SUNDERLAND defender Tom Flanagan has rubbished Lewis Morgan’s attack on his former team-mates and claims there were splits in Phil Parkinson’s camp.

The former Celtic winger, now with Inter Miami and signed on loan by Jack Ross two years ago, claimed there were cliques in the Stadium of Light dressing room and that players were ‘scared’ of Aiden McGeady.

But after an emotional show of unity to celebrate Grant Leadbitter’s late penalty, defender Flanagan defended the Sunderland squad who he says, are determined to win promotion this season.

Flanagan said: “The dressing room is as good as it has ever been. We are a tight-knit group, no matter what anyone outside or who leaves the clubs says. It’s the easiest thing in the world to say negative things when you’ve left somewhere. If you said it is the best place in the world, you’d look silly in the dressing room you’re in now.

“We are not worried about cliques. Some people in the dressing room get on better than others. That is like any other work place. There is a lot has been made of it but at the end of the day we spend a lot of time with each other.

“It is better this year because last season got cut short and we failed to get where we wanted to be and it is has dawned on us now that we have to get there this season. So rather than the dressing room changing, I think there is a realisation.”

The last time Leadbitter scored at the Stadium of Light, he jogged over to the spot where he had scattered his father Brian’s ashes just a few months earlier, placed his fingers to his lips and touched the ground.

That was ten years ago. So when he turned to his team-mates, the likes of Kenwyne Jones, Phil Bardsley, Djbril Cisse and Andy Reid embraced him and celebrated Sunderland’s equaliser in a 2-1 home defeat to Wigan in the abysmal 2018/19 season.

After a decade on the road with Ipswich Town and Middlesbrough, much has changed for Leadbitter and his home-town club, and not least the Stadium of Light.

Leadbitter’s home of football was of course virtually empty as his crisp 81st minute penalty slapped the back of Peterborough keeper Christy Pym’s net, before echoing to the expletive sounds of Posh boss Darren Ferguson’s reaction to referee Scott Oldham’s decision to penalise Jack Taylor for his trip on Denver Hume.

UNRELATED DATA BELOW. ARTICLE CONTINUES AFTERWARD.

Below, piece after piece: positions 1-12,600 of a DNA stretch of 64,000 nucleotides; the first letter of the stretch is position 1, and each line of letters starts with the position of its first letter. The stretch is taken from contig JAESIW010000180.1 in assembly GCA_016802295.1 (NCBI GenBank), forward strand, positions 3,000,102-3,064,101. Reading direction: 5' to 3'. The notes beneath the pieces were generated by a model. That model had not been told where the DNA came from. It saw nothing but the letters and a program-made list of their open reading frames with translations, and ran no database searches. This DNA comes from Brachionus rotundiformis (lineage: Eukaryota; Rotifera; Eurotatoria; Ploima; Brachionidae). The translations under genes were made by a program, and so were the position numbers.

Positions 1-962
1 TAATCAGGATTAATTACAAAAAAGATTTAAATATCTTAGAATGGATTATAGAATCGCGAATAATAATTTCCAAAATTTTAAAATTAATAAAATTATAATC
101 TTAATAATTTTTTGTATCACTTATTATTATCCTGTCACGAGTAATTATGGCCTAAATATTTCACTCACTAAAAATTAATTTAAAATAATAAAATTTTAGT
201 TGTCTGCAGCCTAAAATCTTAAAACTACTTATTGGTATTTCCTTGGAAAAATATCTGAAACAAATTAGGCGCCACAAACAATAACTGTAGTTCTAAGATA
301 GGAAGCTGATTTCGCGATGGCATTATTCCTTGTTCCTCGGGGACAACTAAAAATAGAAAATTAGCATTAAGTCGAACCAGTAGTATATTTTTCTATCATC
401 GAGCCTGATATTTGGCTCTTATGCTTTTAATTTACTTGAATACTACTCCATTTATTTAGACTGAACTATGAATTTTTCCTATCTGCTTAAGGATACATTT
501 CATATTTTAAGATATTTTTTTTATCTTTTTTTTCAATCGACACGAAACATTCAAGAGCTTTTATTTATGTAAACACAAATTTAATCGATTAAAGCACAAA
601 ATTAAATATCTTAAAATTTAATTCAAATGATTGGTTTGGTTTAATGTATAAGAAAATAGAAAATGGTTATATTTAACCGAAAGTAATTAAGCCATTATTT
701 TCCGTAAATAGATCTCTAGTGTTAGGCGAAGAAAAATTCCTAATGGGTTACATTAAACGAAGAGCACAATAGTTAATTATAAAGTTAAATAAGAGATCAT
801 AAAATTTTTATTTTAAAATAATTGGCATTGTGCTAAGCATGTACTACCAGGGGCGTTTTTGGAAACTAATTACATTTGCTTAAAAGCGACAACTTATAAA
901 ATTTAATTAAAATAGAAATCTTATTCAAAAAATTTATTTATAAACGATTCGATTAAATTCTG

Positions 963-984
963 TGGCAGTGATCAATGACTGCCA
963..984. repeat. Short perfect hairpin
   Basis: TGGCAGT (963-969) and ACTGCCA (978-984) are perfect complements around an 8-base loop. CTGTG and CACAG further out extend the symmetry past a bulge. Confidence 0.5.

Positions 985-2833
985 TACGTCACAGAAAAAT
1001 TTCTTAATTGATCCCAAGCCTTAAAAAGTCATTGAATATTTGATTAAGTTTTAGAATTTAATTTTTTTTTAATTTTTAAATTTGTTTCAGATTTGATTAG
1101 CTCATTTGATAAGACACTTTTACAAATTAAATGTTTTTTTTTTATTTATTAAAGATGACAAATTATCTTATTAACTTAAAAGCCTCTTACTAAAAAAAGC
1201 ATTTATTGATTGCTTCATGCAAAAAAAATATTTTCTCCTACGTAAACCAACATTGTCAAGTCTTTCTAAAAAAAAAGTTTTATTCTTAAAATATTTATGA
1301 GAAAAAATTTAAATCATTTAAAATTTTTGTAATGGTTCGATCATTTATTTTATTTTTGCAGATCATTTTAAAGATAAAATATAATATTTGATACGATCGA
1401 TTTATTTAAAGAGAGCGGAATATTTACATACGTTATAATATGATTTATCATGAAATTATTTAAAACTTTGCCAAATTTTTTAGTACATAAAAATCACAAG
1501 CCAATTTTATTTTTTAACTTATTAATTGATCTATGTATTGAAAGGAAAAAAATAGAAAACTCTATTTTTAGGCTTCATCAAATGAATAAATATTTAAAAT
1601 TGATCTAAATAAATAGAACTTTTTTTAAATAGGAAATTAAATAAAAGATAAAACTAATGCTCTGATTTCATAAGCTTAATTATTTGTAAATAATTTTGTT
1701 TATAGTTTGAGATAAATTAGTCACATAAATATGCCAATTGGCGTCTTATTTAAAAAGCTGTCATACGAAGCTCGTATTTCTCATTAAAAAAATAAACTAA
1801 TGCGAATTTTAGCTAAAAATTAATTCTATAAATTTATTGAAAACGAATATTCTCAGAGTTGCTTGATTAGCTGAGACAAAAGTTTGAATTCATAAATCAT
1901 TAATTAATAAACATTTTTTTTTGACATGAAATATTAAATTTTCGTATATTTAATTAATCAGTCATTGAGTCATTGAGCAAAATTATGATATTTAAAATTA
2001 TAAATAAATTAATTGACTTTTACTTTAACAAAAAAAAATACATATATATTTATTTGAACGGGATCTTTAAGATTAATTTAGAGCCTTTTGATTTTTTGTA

Leadbitter had grabbed the ball, stepped away from the Peterborough protests over the proximity of the foul to the penalty area before calmly giving Pym absolutely no chance from the spot.

Sunderland supporters, not least his family, would have wept buckets as Leadbitter repeated the emotional ritual of ten years ago and headed to the grassy area beside the halfway line and tunnel to pay his respects to his Sunderland-daft dad.

And you could tell this goal meant so much more; to Leadbitter, to his team-mates, to his manager, and every absent Sunderland supporter.

When he turned back to the pitch this time, the normally reserved 34-year-old was surrounded by the enthusiastic young pups (and Danny Graham) that Phil Parkinson has assembled to get Sunderland out of League One.

The return to Sunderland has not been straight-forward for Leadbitter but he looks refreshed after his self-imposed break from the game and clearly determined to play his part in the club’s promotion drive.

Flanagan said: “It was.a crucial goal and I think that was more what the celebration was about. All goals are big goals, but the boys knew that it was great for Grant to score and also a great time to score. We know the tough time he has been through and how hard he has worked through it. When he came back, he didn’t wanted a sob story, he didn’t wanted an arm round him, he came back in, did his work and got himself in the team. He deserves to get the plaudits and he deserved the goal.”

Sunderland had to survive a few scares and Ferguson was right to feel aggrieved he left Wearside empty-handed. Sammie Szmodics smashed a free-kick against the bar and Lee Burge made good saves to deny Siriki Dembele and Jonson Clark-Harris.

The hosts had chances too, but Aiden O’Brien headed over and Pym saved from Charlie Wyke and Chris Maguire, whose early exit is not deemed serious.